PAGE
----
The Open Network for Digital Commerce (ONDC), a private non-profit ecommerce platform, has garnered a significant number of users and daily orders of consumer goods and food deliveries since its launch in 2022.
However, ONDC has a long way to go to match the technological and service capabilities of industry heavyweights, such as Amazon, Flipkart, Zomato, Swiggy, and Big Basket. Nonetheless, as the disruptive platform gains critical mass with more vendors and consumers signing up, it can trigger a price war in the Indian ecommerce market, which is set to cross the $100 billion milestone by 2024*, according to GlobalData.
Bobby Verghese, Consumer Analyst at GlobalData, comments: “After the BHIM unified payment interface and the RuPay credit card, the ONDC is the latest initiative of the Indian Government to build a digital economy. The government launched the ONDC as an open online sales platform for large, medium, and small-scale businesses. It operates as a website or application that can be integrated into other online shopping or food-ordering apps, such as Paytm, PhonePe, Magicpin, and Meesho. As it operates as a direct-to-consumer sales platform for manufacturers, traders, and foodservice operators, the ONDC can accelerate the digitalization of India’s huge unorganized sector. Since the beta version of the website was launched in September 2022, the ONDC has been gradually expanding its network of vendors and users.”
Francis Gabriel Godad, Consumer Business Development Manager at GlobalData India, notes: “In its current state, ONDC has a long way to go before it takes on the heavyweights in online shopping, Amazon and Flipkart; food aggregation, Zomato, and Swiggy; and e-grocers, Big Basket and Blinkit. These walled garden operators have developed a remarkable technological ecosystem, a large delivery-runner network, and an efficient customer service system. They operate as a last-mile delivery service between vendors and consumers, unlike ONDC, which merely operates as an open online market where vendors directly service customers.
“Contrarily, as ONDC operates an open market without charging any third-party service fees, both vendors and consumers can realize considerable cost savings on their transactions. As the platform’s user base acquires critical mass, it can serve as a benchmark for price discovery for both vendors and consumers, instead of allowing the leading online retailers and food aggregators to dictate prices. ONDC can thereby become a disruptor in the Indian online food ordering and delivery market, where foodservice operators and food aggregators are tussling over service charges.”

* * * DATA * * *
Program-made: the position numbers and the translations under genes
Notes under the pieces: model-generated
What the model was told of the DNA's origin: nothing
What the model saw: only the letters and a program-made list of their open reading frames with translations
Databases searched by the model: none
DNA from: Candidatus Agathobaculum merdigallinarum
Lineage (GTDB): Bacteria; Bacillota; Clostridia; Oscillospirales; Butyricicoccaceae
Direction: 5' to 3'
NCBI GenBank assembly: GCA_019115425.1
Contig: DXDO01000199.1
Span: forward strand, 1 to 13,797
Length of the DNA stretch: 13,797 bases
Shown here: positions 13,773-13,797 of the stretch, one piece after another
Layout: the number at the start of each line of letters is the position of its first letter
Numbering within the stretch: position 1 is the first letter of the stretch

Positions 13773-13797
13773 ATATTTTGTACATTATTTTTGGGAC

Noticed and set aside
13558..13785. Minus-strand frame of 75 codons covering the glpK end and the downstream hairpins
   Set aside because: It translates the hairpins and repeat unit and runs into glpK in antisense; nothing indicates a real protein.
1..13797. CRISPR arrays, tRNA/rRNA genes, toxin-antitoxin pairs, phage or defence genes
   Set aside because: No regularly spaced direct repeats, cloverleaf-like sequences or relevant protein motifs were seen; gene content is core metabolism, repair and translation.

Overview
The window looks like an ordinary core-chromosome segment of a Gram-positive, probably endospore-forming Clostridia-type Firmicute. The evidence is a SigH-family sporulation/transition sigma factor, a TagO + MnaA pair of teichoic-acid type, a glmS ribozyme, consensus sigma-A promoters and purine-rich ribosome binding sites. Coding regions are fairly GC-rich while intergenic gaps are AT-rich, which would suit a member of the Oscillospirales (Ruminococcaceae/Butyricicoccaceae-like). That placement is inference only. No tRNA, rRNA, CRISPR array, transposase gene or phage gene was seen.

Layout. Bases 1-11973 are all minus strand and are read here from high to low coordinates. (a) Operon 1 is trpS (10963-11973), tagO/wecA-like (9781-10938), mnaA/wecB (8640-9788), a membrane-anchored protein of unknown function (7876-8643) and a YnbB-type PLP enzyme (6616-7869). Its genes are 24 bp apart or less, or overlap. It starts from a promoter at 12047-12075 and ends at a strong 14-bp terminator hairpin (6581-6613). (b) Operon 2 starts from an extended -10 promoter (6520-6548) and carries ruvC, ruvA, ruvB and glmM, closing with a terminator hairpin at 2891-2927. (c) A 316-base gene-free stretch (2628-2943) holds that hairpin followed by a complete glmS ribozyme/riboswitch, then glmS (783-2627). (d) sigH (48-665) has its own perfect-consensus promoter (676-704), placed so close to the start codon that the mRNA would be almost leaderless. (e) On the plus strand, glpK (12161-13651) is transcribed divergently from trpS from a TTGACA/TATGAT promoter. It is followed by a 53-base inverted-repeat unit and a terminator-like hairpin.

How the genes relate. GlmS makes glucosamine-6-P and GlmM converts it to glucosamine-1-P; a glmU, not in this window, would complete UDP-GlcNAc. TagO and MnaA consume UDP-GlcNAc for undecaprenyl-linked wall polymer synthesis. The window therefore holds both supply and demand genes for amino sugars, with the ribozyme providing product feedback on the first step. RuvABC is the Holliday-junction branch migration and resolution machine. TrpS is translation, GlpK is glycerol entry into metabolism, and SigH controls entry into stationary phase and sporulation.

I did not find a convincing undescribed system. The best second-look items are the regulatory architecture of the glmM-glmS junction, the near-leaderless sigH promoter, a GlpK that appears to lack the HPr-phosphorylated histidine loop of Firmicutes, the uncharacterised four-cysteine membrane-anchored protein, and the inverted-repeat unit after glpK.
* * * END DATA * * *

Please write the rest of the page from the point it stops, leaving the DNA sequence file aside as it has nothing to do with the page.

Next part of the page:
Verghese adds: “ONDC can also provide legislators with a benchmark index of ecommerce transactions to frame appropriate laws and taxes for the industry. Over time, it can accumulate a database of shopper insights, which the government can potentially open up to vendors to aid them in formulating new sales strategies. Currently, Indian online retailers and food aggregators closely guard their consumer insights database.”
Godad concludes: “The Indian Government’s Digital India initiative and the COVID-19 pandemic gave a shot in the arm to the country’s nascent ecommerce industry. GlobalData projects the Indian online retail market will record double-digit growth through 2027*, and the food takeaway market is forecast to expand at a compounded annual growth rate (CAGR) of about 8% over 2022–27**. The ONDC can play a major role in these adjacent spaces, provided it expands its user base further. Much depends on how well the platform can deliver a user-friendly interface, timely order execution, swift user complaint redressal, and overall vendor and customer satisfaction.”
* GlobalData Retail Intelligence Center – Market Analyzers, accessed in May 2023.
* GlobalData Foodservice Intelligence Center – Market Analyzers, accessed in May 2023.